Third Conference of Catholic Educational Institutions in Kenya Concludes, Speakers Advocate for Integrity

Third Conference of Catholic Educational Institutions in Kenya Concludes, Speakers Advocate for Integrity

CANAA || By Sr. Lydia Mukari, SMK, Nairobi || 13 March 2017

third conference of catholic institutions in kenya 2017The third annual conference of the Catholic Private Educational Institutions Association (CaPEIA) concluded last Friday, March 10, with various speakers advocating for continued integrity.

The four-day conference whose theme was “Catholic Schools, Hubs of Integrity” brought together more than four hundred delegates from different dioceses in Kenya including Garissa who attended the conference for the first time since its inception in 2015.

Held at the Catholic University of Eastern Africa (CUEA), representatives from the various dioceses were clustered into four metropolitans including Mombasa, Kisumu, Nyeri, and Nairobi.

The Kenya Conference of Catholic Bishops (KCCB) Chair, Bishop Philip Anyolo who officially opened the conference pointed out the need to inculcate and sustain values and ethos in Catholic Private and public sponsored institutions.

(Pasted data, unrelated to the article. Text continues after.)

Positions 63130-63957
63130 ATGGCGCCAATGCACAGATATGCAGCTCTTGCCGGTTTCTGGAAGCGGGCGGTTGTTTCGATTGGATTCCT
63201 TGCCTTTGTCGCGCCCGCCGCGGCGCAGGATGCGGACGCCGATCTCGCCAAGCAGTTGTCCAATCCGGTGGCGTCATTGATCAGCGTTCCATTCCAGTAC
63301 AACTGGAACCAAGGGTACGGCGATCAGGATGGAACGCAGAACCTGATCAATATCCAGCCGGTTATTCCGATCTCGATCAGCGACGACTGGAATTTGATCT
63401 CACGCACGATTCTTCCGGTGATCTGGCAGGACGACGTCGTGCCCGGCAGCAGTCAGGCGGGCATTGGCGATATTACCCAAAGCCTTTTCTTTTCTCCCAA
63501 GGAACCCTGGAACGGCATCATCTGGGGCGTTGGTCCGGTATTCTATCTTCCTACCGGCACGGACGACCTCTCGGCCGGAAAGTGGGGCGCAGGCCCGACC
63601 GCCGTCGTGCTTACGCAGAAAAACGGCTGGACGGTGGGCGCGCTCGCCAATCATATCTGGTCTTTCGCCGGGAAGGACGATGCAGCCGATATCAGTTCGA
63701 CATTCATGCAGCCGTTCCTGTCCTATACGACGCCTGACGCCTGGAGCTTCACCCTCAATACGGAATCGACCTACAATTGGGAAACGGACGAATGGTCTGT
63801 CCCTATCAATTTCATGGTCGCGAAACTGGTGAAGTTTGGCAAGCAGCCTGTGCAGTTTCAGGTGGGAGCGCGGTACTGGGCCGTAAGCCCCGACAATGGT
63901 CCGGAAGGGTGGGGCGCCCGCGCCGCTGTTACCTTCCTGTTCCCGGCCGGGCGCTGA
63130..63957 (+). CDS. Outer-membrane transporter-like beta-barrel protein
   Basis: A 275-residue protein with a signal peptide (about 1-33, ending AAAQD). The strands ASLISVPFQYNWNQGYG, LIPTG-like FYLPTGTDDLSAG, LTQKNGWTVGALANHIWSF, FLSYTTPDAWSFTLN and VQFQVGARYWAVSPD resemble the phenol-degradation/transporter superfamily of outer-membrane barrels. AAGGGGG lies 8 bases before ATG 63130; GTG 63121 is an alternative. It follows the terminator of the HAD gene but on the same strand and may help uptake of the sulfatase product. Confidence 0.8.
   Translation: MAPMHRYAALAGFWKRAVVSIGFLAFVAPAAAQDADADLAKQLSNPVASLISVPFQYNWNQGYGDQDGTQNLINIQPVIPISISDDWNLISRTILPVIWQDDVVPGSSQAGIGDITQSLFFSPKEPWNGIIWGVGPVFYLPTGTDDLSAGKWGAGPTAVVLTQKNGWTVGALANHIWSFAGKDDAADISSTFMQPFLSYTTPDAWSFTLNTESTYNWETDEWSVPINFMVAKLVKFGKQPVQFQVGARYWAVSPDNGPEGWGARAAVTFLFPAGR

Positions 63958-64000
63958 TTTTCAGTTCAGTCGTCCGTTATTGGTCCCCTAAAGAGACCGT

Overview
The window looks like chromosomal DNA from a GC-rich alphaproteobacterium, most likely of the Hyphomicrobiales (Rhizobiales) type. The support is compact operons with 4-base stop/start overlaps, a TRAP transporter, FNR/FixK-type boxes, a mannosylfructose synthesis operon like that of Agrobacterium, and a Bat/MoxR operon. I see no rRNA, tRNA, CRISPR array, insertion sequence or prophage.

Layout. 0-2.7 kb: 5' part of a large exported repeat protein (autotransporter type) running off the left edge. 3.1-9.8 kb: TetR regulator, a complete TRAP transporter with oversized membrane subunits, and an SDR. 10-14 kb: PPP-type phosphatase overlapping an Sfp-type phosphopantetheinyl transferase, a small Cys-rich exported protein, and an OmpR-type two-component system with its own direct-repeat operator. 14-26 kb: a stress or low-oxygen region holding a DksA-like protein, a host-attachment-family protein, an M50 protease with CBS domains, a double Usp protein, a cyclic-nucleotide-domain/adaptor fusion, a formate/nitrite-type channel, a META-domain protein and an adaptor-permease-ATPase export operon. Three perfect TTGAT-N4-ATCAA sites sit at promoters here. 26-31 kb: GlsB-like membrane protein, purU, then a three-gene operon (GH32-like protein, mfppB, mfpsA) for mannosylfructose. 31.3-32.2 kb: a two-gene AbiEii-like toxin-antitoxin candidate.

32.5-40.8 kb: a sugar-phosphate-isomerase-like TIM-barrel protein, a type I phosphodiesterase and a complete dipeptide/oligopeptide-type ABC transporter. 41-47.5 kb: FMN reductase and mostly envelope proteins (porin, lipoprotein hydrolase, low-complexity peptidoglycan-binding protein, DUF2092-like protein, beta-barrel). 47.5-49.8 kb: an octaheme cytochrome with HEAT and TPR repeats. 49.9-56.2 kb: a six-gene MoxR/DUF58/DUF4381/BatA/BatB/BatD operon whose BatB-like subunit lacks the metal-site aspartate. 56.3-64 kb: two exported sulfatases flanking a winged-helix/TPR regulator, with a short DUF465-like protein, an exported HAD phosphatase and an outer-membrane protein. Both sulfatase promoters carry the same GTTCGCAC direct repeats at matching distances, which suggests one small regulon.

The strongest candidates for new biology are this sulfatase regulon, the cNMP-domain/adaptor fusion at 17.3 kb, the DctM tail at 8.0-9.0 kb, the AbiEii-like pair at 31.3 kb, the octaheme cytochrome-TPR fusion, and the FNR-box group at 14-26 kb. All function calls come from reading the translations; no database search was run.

He said that the CaPEIA aims at bringing together learning institutions to share experiences and best practices, promoting Catholic tradition, improving and maintaining academic standards, promoting spiritual values and promoting mentorship programs to strengthen leadership in Catholic Schools in order to bring about the integral formation of individuals who will impact the society positively.

Bishop Anyolo added that the organization exists to address emerging issues in education including cultism, bullying, drug and substance abuse, exam integrity, digital learning among others. He also urged the delegates to be agents of peace within their institutions especially as the country approaches the general elections slated for August 8, 2017.